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Energy Changes in a Gravitational Field

A mass placed in a gravitational field experiences a force. If no other force acts, the total energy will remain constant but energy might be converted from g.p.e. to k.e.

Energy Possessed by a Satellite

If the mass of the planet is M and the radius of the orbit of the satellite is r, then it can easily be shown that the speed of the satellite, v, is given by

therefore, if r decreases, v must increase. If the mass of the satellite is m, then the kinetic energy, K, possessed by the satellite is given by

and the potential energy, P, possessed by the satellite is given by

These equations show

i) that if r decreases, K increases but P decreases (becomes a bigger negative number)
ii) the decrease in P is greater than the increase in K.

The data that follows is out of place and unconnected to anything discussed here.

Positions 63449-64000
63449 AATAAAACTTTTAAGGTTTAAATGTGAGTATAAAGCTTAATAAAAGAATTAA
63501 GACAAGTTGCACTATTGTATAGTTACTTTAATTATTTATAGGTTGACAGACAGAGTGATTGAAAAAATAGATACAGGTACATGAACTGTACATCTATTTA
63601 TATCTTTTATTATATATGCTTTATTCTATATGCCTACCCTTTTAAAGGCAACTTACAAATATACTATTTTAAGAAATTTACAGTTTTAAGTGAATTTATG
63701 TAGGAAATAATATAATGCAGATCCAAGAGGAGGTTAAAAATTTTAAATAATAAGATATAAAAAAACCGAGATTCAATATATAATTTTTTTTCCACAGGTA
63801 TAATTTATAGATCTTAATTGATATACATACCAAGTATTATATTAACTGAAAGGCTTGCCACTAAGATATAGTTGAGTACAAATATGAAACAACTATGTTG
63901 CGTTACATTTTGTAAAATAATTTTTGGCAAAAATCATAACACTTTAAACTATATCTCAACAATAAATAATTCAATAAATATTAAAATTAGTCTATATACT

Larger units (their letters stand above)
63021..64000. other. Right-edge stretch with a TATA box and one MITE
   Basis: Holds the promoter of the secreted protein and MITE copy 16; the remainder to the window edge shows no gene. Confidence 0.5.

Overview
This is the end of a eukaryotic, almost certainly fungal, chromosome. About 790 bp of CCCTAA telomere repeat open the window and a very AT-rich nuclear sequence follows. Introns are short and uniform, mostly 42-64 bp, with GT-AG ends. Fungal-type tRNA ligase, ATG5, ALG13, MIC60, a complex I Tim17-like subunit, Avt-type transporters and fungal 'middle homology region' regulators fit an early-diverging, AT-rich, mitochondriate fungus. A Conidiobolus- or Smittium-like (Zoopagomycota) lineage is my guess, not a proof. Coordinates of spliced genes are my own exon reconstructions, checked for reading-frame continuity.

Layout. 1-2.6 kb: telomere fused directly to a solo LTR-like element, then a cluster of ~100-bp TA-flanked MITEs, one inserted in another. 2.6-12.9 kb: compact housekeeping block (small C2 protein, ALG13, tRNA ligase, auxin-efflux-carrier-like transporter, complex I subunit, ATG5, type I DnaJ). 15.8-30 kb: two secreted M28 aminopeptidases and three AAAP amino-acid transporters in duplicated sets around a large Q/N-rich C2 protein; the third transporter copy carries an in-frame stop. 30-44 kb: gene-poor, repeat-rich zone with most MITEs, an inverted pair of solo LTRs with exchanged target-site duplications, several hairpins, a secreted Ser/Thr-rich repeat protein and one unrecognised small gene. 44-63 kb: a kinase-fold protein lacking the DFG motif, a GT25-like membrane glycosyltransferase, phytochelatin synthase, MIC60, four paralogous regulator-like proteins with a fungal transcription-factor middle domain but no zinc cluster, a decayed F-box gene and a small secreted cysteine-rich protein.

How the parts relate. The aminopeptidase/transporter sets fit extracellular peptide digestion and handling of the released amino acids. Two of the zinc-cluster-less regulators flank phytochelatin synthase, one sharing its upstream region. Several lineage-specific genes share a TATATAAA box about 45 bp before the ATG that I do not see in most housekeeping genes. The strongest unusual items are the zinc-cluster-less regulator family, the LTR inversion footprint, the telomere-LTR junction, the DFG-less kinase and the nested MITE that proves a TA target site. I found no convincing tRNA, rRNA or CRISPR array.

Therefore, to fall from one orbit to a lower orbit, the total energy must decrease. In other words, some work must be done to decrease the energy of the satellite if it is to fall to a lower orbit.

The work done, w, is equal to the change in the total energy of the satellite,
w = DELTA02K +

This work results in a conversion of energy from gravitational potential energy to internal energy of the satellite (it makes it hot!).

Air resistance can thus reduce the speed of the satellite along its orbit. This allows the satellite to fall towards the planet. As it falls, it gains speed.

So, if a viscous drag (air resistance) acts on a satellite, it will

i) decrease the radius of the orbit
ii) increase the speed of the satellite in itís new orbit.

In principle, the satellite could settle in a lower, faster orbit but in practice it will usually be falling to a region where the drag is greater. It will therefore continue to move towards the planet in a spiral path.

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